BUT: you shouldn't mix that with the ServiceHost, since you really only need one service host instance to host a service class that can handle hundreds or thousands of requests.

So - create one class

class BankImplementation : IBank
{
    private static int _instanceCounter;

    BankOperationResult IBank.Put(int amount)
    {
        Console.WriteLine(string.Format("{0:00} {1}", Thread.CurrentThread.ManagedThreadId, Thread.CurrentThread.IsThreadPoolThread) + " Putting...");
        //WCFConsoleHostApp.amount += amount;
        Thread.Sleep(20000);
        Console.WriteLine(string.Format("{0:00} {1}", Thread.CurrentThread.ManagedThreadId, Thread.CurrentThread.IsThreadPoolThread) + " Putting done");
        return new BankOperationResult { CurrentAmount = WCFConsoleHostApp.amount, Success = true };            
    }

    BankOperationResult IBank.Withdraw(int amount)
    {
        Console.WriteLine(string.Format("{0:00} {1}", Thread.CurrentThread.ManagedThreadId, Thread.CurrentThread.IsThreadPoolThread) + " Withdrawing...");
        //WCFConsoleHostApp.amount -= amount;
        Thread.Sleep(20000);
        Console.WriteLine(string.Format("{0:00} {1}", Thread.CurrentThread.ManagedThreadId, Thread.CurrentThread.IsThreadPoolThread) + " Withdrawing done");
        return new BankOperationResult { CurrentAmount = WCFConsoleHostApp.amount, Success = true };
    }
}

for your service code, and then a separate one (possibly even in a separate project all together) for hosting your service code:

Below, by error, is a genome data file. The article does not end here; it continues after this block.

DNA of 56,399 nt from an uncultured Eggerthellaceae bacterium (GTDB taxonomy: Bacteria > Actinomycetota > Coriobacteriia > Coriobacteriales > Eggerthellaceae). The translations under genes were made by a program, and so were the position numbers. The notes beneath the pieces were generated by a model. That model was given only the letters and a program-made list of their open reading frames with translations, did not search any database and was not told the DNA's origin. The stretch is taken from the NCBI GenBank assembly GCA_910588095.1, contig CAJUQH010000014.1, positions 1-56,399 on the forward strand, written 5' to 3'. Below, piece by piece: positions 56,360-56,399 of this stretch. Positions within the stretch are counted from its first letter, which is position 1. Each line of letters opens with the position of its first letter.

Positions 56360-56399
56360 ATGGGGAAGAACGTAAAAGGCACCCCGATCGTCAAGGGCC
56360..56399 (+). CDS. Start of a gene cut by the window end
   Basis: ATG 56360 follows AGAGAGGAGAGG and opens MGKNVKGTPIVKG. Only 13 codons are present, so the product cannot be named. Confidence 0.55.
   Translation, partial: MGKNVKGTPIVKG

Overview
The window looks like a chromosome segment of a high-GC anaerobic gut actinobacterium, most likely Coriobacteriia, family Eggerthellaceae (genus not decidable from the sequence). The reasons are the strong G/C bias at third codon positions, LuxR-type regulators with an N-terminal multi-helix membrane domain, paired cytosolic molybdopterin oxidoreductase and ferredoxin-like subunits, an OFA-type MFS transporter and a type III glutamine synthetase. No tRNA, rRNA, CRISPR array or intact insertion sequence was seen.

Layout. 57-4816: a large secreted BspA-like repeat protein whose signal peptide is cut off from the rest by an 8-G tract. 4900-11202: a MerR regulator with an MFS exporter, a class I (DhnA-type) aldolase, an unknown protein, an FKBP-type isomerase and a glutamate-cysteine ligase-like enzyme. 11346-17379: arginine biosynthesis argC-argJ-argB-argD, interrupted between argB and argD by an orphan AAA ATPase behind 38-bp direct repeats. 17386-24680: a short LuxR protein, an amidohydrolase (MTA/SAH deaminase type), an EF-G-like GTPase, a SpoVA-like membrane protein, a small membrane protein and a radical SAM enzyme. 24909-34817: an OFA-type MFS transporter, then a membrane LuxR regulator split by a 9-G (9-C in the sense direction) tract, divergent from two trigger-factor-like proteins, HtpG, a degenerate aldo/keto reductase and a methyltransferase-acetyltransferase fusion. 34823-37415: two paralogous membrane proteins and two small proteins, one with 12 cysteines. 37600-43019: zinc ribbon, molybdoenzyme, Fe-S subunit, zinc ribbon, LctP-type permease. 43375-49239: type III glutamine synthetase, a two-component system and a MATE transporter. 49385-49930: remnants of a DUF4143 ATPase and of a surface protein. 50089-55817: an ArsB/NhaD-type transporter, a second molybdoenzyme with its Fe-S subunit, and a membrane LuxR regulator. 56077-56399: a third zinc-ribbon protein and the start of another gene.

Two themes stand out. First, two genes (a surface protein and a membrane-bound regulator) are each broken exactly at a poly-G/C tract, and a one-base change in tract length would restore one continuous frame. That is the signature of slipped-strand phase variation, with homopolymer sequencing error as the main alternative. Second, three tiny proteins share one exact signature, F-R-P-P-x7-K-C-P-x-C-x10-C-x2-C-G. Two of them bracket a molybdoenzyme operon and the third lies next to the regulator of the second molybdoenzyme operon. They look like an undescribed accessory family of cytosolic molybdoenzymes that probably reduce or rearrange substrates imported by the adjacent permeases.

class WCFConsoleHostApp
{

    public WCFConsoleHostApp ()
    {
        Interlocked.Increment(ref _instanceCounter);
        Console.WriteLine(string.Format("{0:T} Instance nr " + _instanceCounter + " created", DateTime.Now));
    }

    static void Main(string[] args)
    {            
        ServiceHost host = new ServiceHost(typeof(BankImplementation));
        host.Open();
        Console.WriteLine("Host is running...");
        Console.ReadLine();

        host.Close();
    }
}

Now you get one instance of your WCFConsoleHostApp, which will spin up the WCF runtime at host.Open() and handle the requests by instantiating as many BankImplementation class instances as needed.

UPDATE: Well, a WCF service is also "throttled", e.g. you can tweak how many concurrent calls and instances there are. By default, you get 10 concurrent session and 16 concurrent calls. If your service is already handling 16 concurrent calls and those sleep for some time, no additional service instances will be creating and handled.

See this excellent blog post by Kenny Wolf on details about service throttling. You can tweak those maximums as you see fit.

share|improve this answer
    
Thanks for suggesstion. It's just a sample application I wrote to come to grips with some WCF configuration options. Anyway, what do you think about my question? :) – dragonfly Dec 3 '09 at 7:57